Luca Guadagnino’s Bones and All is a beautiful and dark horror romance. It shows how love and monstrosities co-exist in our world, and the lengths that people will go to when they are in love.
Without spoiling the film (which I definitely would avoid spoilers to really appreciate the film), the story follows two outcasts (Lee and Maren) who join together and eventually fall in love. Lee and Maren struggle with their past, which brings them closer together, until they are faced with the ultimate test of their love. Several parts of the story were unexpected, which I really enjoyed.
Bones and All is definitely the opposite visually of Guadagnino’s prior film, Call Me by Your Name, but is still beautiful, nonetheless. Unlike the prior lush and rich colors of the Italian countryside, Bones and All brings a much more muted and dusty color palette to represent the aesthetics of rural Americana. Of course, this film is definitely gory, but not without purpose. I love how Guadagnino does not shy away from the acts of cannibalism in the film, adding more to the shock you experience as a viewer. The blood and gore pop when contrasted with the muted environments.
This film definitely played with contrast and balance, beginning with the leads, Timothée Chalamet (Lee) and Taylor Russell (Maren). Chalamet as always, brings so much emotion and depth to his character, who was a stand-offish and vocal character. Russell’s acting is equally as great; she brought subtleness and innocence to her role, and you could always see how her character was constantly conflicted. Other cast members include Mark Rylance, Jessica Harper, Michael Stuhlbarg, David Gordon Green, Chloë Sevigny, and André Holland. Honestly, each actor did a phenomenal job, with Rylance in particular bringing a lot of creepiness to his role.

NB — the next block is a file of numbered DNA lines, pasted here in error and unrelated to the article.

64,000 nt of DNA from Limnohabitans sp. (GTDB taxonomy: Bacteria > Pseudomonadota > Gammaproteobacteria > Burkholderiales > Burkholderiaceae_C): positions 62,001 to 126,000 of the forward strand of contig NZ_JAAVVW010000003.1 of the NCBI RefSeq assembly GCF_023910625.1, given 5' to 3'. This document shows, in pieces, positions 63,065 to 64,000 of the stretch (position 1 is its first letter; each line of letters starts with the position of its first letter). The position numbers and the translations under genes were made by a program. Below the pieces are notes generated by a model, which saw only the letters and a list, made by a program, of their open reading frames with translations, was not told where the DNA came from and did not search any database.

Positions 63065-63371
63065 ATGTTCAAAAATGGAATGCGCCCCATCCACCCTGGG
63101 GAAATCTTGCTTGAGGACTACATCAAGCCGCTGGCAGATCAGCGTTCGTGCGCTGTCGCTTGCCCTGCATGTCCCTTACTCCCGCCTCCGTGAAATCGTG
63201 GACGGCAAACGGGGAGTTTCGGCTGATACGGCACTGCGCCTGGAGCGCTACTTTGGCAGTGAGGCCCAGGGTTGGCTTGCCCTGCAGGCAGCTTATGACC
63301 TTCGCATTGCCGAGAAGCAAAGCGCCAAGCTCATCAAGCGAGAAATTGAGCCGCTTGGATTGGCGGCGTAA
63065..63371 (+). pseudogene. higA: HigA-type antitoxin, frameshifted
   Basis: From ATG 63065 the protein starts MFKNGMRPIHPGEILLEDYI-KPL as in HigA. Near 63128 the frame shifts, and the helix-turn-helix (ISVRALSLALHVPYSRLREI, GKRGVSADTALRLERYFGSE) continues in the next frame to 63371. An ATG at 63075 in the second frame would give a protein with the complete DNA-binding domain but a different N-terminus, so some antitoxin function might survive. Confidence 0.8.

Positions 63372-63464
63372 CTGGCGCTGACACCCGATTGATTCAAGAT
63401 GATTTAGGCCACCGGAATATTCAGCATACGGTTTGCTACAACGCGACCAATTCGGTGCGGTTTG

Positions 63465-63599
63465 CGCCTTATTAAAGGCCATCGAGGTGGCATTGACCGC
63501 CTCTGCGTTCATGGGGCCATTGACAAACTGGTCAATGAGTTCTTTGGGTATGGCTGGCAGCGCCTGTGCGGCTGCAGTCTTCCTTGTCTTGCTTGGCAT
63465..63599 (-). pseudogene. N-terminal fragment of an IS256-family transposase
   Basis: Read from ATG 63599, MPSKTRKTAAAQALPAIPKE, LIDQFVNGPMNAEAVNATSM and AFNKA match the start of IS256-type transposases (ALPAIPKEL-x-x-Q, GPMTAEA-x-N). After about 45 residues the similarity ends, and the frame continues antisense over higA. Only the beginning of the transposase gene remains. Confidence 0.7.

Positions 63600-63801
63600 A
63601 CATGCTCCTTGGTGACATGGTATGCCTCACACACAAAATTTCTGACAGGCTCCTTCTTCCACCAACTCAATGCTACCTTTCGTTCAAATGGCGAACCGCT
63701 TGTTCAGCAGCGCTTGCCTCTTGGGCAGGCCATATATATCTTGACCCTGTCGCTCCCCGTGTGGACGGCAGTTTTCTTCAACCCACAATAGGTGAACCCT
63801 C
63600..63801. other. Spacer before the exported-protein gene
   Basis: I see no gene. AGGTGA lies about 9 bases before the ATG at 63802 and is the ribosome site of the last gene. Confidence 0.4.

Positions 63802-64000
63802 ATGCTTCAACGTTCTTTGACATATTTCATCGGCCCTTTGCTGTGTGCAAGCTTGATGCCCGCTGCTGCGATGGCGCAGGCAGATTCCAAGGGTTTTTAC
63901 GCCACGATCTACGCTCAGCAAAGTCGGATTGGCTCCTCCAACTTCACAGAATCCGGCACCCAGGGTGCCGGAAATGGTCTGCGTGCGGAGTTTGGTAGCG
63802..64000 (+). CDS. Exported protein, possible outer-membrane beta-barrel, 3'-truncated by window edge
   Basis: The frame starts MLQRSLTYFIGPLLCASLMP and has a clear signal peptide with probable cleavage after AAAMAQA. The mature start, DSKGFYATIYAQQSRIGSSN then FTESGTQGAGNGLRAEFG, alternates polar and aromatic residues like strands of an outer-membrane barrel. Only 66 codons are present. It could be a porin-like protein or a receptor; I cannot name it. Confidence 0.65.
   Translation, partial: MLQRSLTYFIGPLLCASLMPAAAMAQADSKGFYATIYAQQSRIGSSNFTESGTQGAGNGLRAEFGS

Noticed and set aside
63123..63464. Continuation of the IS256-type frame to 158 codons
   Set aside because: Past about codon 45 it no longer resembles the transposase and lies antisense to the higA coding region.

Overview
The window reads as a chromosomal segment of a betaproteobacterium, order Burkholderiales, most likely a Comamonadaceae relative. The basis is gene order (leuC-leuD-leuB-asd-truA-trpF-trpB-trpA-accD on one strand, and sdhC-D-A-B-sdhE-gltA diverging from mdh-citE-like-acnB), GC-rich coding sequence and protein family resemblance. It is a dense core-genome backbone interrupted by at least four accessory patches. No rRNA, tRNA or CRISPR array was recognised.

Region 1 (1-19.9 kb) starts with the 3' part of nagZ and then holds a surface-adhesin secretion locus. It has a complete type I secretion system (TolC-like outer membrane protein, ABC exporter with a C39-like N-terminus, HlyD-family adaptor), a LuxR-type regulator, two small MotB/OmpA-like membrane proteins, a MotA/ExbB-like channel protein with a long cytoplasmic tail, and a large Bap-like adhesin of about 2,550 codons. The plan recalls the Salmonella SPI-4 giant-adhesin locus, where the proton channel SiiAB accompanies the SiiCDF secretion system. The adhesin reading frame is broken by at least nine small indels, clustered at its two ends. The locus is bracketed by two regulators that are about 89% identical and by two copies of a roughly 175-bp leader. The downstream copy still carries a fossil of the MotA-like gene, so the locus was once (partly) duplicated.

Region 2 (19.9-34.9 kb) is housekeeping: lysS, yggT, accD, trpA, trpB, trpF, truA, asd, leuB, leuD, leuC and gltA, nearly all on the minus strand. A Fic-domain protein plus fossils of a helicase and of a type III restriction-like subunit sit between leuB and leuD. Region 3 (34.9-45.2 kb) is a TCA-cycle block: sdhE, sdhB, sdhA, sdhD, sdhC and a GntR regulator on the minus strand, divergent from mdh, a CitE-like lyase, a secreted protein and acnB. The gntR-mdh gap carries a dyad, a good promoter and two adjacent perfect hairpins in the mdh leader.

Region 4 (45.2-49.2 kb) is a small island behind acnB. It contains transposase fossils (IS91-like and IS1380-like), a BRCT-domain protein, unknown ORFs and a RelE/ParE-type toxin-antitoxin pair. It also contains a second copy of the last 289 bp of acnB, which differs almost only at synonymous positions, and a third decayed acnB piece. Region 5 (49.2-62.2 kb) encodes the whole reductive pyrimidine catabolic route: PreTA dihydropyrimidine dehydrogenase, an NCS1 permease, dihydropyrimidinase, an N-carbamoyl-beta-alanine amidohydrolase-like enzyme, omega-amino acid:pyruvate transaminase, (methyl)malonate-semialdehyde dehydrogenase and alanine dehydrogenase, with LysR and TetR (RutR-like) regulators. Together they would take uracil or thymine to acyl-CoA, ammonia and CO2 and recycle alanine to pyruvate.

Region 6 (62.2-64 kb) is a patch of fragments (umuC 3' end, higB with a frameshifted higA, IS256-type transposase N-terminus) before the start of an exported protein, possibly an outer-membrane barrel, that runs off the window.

The soundtrack worked perfectly with the film, featuring mainly instrumentals. It was very somber and melancholy, which brought even more depth to the film. The soundtrack never took away from any of the scenes and made the film even more impactful.
The score and the cinematography worked perfectly to create a bleak and morose feel. I loved how the environment contrasted with the psyches of the characters. My only criticisms are that I didn’t care for the jumpiness of the scenes that would include zoom-in shots. Although the film is definitely shocking and touching at the same time, I didn’t grow to care very much for either of the lead characters. Despite this, I still enjoyed the film and definitely recommend it.
Bones and All releases November 23, 2022.